Rediscover the art and amazing flavor of real charcoal grilling with this simple but foolproof steak cooking method – JKF (just keep flipping)!
You may have landed here because you’ve been hearing a lot about this JKF method, and you’re curious to learn more. Or perhaps you’re here because you want a fantastic method for cooking steak. Not just any steak, all steak. Thin steaks, chunky steaks, lean steaks and nice big fat ones, too. Good news – JKF works with all of them. Literally, “just keep flipping” will let you cook any piece of steak to perfection. To understand the significance of JKF, let’s start by addressing the popular Reverse Sear method.
What is Reverse Sear method for steaks?
If you want to deep dive, you can check out this article, but basically: Reverse Sear is the concept of cooking a steak using low heat, then applying a super hot and quick sear to finish. Reverse Sear method gained tremendous popularity because it’s pretty much foolproof. If you follow the instructions exactly, you end up with a steak cooked perfectly on the inside from edge to edge. So for a lot of people, it’s a great way to gain confidence in their steak cooking skills, and then become braver about spending money on more expensive cuts they might like to try, like tomahawks or wagyu steak. If you KNOW you’re going to cook it well, it’s less of a risk to attempt cooking a fancier steak.
Here are the problems with the Reverse Sear method:
1. It takes a long time. Generally, at least 1-2 hours.
2. The steak need to be a minimum thickness to work.
3. Crust issues. Reverse sear calls for no more than 1-2 minutes MAX searing per side. People are so scared of overcooking the edges just a little, that they are sacrificing the steak crust for the doneness. In some cases, the surface for the “hot sear” will not actually be hot enough, so while you might achieve some color, you’re not getting true Maillard reaction (the one that makes the yummy brown edges) and crust. In other cases, particularly with hot cast iron griddles, you’re actually getting a burnt edge. There’s a difference between a developed steak crust and a charred exterior of burnt seasoning.
4. It can be wasteful. For example, many people do the low part in a smoker or oven, and then sear using a grill. This means they are using a bunch of charcoal to light a grill for two minutes of cook time.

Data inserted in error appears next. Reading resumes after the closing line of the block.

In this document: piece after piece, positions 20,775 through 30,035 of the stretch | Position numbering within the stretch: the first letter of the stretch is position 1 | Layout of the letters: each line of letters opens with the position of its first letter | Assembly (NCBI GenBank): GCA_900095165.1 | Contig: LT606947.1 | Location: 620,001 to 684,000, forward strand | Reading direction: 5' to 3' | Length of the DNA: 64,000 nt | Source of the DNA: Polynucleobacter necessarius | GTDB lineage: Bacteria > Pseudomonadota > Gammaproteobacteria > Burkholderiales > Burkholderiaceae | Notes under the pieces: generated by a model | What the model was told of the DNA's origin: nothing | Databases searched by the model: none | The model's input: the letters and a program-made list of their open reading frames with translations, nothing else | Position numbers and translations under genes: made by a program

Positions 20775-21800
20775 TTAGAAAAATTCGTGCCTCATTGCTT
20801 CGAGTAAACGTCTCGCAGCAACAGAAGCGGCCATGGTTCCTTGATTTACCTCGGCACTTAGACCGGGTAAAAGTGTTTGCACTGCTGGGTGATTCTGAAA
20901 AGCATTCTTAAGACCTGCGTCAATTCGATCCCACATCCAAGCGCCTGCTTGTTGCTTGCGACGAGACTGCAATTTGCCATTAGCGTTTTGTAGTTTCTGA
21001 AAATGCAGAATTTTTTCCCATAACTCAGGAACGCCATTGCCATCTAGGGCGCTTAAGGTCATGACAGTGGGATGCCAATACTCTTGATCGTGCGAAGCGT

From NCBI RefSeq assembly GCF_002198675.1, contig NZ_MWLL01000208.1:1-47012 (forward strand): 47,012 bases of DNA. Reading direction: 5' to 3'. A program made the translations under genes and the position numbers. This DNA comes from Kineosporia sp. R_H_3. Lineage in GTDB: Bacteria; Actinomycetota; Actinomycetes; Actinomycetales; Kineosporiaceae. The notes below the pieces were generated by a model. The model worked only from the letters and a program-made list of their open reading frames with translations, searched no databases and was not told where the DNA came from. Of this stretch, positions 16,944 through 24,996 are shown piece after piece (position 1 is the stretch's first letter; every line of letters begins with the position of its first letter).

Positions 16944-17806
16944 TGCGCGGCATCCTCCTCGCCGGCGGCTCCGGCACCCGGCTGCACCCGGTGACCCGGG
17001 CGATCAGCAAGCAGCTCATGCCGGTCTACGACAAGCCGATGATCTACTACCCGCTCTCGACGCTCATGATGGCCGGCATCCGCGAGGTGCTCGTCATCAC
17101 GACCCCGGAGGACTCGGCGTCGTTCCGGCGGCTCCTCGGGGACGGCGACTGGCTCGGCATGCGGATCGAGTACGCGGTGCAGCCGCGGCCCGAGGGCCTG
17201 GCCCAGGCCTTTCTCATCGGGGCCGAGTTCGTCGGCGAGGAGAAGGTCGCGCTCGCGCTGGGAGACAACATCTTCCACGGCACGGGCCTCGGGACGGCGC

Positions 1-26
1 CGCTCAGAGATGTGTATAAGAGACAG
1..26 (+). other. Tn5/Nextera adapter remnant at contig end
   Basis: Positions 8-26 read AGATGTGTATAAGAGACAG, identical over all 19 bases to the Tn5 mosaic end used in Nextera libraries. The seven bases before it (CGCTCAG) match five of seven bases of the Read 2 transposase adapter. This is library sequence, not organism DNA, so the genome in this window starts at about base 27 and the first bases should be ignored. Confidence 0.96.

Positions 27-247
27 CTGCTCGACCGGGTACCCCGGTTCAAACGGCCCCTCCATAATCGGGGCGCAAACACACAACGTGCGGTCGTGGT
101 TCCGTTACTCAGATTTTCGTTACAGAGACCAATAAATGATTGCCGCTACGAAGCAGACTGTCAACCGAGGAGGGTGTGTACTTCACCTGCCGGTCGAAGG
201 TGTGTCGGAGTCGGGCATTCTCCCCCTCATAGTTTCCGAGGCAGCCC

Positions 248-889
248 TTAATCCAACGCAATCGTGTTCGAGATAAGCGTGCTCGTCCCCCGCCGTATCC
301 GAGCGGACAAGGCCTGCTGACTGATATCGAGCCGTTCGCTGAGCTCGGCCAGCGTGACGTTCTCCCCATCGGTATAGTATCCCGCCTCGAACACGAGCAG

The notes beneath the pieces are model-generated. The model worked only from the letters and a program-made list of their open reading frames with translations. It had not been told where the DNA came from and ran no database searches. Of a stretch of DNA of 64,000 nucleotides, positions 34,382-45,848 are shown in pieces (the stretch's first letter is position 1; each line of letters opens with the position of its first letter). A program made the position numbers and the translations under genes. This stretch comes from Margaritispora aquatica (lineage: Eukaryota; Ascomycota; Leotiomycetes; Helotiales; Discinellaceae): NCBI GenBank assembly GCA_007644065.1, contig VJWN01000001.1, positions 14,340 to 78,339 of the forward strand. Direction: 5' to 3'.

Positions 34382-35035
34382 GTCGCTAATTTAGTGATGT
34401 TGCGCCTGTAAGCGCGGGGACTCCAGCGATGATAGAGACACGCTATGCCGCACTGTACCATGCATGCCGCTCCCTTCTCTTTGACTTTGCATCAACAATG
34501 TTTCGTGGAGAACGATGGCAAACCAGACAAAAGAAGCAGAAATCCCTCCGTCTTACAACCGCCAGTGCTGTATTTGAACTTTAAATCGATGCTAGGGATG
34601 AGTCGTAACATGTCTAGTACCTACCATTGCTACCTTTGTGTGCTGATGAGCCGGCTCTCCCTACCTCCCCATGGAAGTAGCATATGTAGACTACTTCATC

5. A one minute sear over charcoal is not going to get you a complex, char-grilled flavor.
Reverse Sear is basic. JKF is advanced.
My biggest ‘beef’ (lol) with Reverse Sear is that while it’s a GREAT option for beginners, I think it has also resulted in fewer people actually developing live fire cooking skills. It’s nearly like only ever riding a bike with training wheels attached – you never really get to hone your skills of controlling and balancing the bike. With ‘cooking training wheels’ on, there’s no room for further development of skill, intuition or understanding your heat source. JKF will allow you to gain a deeper understanding of the development of a crust, where your hot spots are, how the various cuts perform when they are fatty versus lean, etc.
The ingredients for a successful “Just Keep Flipping” cook.
1. A REALLY hot heat source. You can do JKF with cast iron and propane, but I’m imploring you: cook over charcoal. I’ve already received so much feedback from people remarking that they’d been reverse searing so much, they’d forgotten just how amazing a properly charcoal seared steak can be. Instead of spreading your coals out, try leaving them concentrated in one area so they can really form a heat vortex.
2. Don’t skimp on the charcoal. Further to point one: charcoal is cheap, meat is expensive. Don’t ruin your cook by being conservative on fuel. If you’re cooking for a crowd, load that baby up so you get concentrated heat zones over your entire grill.
3. A dry surface. Pat your steak dry before applying seasoning, and season right before you hit the grill.
4. Just keep flipping. Seems obvious somehow, right? But seriously, the key here is to flip every 30 seconds or less.